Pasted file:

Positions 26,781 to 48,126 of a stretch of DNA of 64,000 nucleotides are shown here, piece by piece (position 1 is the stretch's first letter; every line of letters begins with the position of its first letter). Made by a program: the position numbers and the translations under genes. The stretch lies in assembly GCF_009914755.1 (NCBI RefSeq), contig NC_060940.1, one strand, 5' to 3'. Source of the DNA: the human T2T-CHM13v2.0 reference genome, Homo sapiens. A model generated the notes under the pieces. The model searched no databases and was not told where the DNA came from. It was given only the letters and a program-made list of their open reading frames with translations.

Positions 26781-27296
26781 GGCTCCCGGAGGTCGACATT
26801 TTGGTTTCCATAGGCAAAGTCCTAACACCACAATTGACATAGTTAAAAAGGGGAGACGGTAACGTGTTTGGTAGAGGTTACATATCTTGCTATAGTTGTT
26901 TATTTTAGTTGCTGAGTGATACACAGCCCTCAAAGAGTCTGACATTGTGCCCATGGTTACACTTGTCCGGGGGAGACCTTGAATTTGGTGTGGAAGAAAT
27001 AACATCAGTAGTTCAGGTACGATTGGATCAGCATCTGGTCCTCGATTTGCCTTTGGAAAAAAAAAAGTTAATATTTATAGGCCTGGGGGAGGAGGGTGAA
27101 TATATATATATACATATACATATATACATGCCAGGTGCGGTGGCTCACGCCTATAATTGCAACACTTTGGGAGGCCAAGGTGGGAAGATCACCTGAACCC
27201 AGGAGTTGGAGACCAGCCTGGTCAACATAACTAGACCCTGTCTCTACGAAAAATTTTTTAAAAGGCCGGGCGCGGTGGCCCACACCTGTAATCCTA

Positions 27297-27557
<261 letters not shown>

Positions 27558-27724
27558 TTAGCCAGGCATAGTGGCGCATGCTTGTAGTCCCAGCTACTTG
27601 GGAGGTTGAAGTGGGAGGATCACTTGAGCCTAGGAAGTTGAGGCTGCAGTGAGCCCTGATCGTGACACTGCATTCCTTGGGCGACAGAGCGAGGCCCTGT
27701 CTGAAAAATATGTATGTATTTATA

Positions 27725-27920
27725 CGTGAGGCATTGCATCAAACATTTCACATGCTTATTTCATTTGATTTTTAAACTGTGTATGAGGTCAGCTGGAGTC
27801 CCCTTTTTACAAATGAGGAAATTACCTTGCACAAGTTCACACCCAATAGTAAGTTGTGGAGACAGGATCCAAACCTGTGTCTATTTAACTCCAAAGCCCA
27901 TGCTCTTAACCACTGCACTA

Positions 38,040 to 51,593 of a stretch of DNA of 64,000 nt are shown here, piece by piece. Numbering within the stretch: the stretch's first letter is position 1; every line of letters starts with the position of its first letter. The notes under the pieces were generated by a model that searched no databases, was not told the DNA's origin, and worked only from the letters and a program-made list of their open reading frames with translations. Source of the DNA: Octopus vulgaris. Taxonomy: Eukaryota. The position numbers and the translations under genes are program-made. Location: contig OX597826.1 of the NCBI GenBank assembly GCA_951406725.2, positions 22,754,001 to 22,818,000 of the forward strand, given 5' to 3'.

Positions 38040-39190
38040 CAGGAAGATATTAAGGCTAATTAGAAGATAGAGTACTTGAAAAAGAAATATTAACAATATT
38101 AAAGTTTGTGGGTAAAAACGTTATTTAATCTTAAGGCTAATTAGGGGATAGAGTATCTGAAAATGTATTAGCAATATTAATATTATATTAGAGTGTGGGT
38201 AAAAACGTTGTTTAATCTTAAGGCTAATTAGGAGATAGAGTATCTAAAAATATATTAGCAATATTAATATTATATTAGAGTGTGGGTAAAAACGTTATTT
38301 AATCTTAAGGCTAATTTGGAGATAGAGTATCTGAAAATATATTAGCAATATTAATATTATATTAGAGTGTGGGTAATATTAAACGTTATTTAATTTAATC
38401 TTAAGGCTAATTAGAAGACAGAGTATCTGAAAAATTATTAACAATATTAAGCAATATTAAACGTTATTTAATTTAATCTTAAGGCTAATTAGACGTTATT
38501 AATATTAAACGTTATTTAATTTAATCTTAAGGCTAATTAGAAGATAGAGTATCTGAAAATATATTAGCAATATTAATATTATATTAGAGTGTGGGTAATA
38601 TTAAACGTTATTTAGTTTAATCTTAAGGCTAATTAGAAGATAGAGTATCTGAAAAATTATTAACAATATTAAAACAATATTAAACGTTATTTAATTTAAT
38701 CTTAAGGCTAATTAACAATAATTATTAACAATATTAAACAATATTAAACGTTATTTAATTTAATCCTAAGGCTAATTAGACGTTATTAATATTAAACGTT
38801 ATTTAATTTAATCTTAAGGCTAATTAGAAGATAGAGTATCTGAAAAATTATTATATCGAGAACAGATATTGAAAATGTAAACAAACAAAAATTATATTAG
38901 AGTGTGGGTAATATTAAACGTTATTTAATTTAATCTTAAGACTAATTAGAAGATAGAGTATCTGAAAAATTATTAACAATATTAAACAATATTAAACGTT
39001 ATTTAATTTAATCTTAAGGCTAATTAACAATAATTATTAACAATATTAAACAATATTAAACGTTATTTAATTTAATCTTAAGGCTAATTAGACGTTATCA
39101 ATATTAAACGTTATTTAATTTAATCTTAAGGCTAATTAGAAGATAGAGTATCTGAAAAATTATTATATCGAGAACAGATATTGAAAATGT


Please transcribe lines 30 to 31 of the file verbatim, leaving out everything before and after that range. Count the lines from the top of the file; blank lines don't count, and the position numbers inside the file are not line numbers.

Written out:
38901 AGTGTGGGTAATATTAAACGTTATTTAATTTAATCTTAAGACTAATTAGAAGATAGAGTATCTGAAAAATTATTAACAATATTAAACAATATTAAACGTT
39001 ATTTAATTTAATCTTAAGGCTAATTAACAATAATTATTAACAATATTAAACAATATTAAACGTTATTTAATTTAATCTTAAGGCTAATTAGACGTTATCA